Print this review Amulett

Das Amulett

Publisher: Goldsieber

Author: Alan R. Moon, Aaron Weissblum

Tester: Aaron Haag

Game Tested: 1st release 2001

The Game: Travelling as one large group three to six players move across a board depicting a fantasy world with town and rural areas. In each of these areas gemstones are for sale (3 in a town area, 2 in a country area). The inhabitants of this world are willing to part with their precious gems if they are offered the resource they desperately need: metal. Each area of the map indicates the type of metal required (gold, silver, copper or iron). In their strive to collect 7 different gemstones (or any 8 of the 10 types) to win the game by filling the empty slots of a players amulet, hence the name of the game, players bid metal cards for the right to take one gemstone from the currently visited area. It goes to the player bidding the highest amount of the required type of metal. The group then moves on to an adjacent area of the map.

The third resource in this game are spell cards. The most important attribute of each spell is the amount of metal cards it creates per round (from 0 to 4). Most spells have additional effects, mostly on the bidding phase for gems (e.g. declaring a particular metal as a joker). Again, these spell cards are distributed to the player via a bidding round. And here the fourth and final resource comes into play: energy stones. At the start of the game each player receives 10 of these stones, which are used for bidding on spell cards and simultaneously as "energy" for a spell successfully bid on. Spells use up energy - high value spells at a higher speed than lower valued ones. "Used" energy stones are returned to the player and are again available for bidding on spells.

The game components are very well designed with plastic gemstones in easily distinguishable 10 colors and nicely drawn spell cards and a map board design that underlines the fantasy theme of the game.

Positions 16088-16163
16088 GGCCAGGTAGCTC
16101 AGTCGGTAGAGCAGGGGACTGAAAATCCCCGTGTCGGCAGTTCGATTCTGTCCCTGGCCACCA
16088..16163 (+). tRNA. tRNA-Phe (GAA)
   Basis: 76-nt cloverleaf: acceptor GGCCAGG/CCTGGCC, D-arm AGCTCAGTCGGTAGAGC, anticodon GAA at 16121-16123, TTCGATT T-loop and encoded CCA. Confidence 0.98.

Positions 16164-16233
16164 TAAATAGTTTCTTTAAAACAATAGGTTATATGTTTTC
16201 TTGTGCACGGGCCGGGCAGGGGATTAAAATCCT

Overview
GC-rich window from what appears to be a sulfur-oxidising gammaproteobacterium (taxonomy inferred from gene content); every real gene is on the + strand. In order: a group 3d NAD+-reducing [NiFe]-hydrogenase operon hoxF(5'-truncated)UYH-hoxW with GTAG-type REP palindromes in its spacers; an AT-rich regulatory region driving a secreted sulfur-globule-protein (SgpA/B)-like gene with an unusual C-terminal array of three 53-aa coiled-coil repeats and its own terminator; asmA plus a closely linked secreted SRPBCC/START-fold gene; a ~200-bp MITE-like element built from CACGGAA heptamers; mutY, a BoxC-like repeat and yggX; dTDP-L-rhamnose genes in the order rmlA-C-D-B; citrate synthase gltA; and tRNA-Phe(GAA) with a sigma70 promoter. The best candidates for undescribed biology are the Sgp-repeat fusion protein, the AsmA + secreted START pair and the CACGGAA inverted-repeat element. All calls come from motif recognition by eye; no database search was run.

Playing Time: The game can be explained in 5 to 10 minutes and played in about 60 to 90 minutes depending on the number of players.

Similar Games: Cosmic Encounter, Der Weisse Lotus

Westpark Gamer's Opinion: What sounds like a rather dry resource management game really is an excellent bidding game. As usual with this kind of game all players are permanently involved and there is hardly any waiting for a player to finish his or her turn. Since there are no real "killer" combination of spell cards the decision on whether to bid and if so how much is usually straight forward. Care must be taken though to not acquire too many spells that yield no metal cards as this can have a disastrous effect: you not only get no metal cards for bidding on gemstones but you also have insufficient energy stones for a few rounds to bid on better spells (because they are allocated to your spells).

Where bidding on spell cards is straight forward and fast (there is just one bid per player) we found a small problem with the bidding on gemstones: since only the amount of metal cards in a player's hand need to be disclosed but not their type a player may be tempted to drive up the price for a gemstone by bidding more than he/she is actually able to pay. In our opinion the rules should state what happens if a player cannot pay the required amount of metal cards.

Aaron's Rating: 7 (out of 10)

Westpark Gamers' Rating: 6.75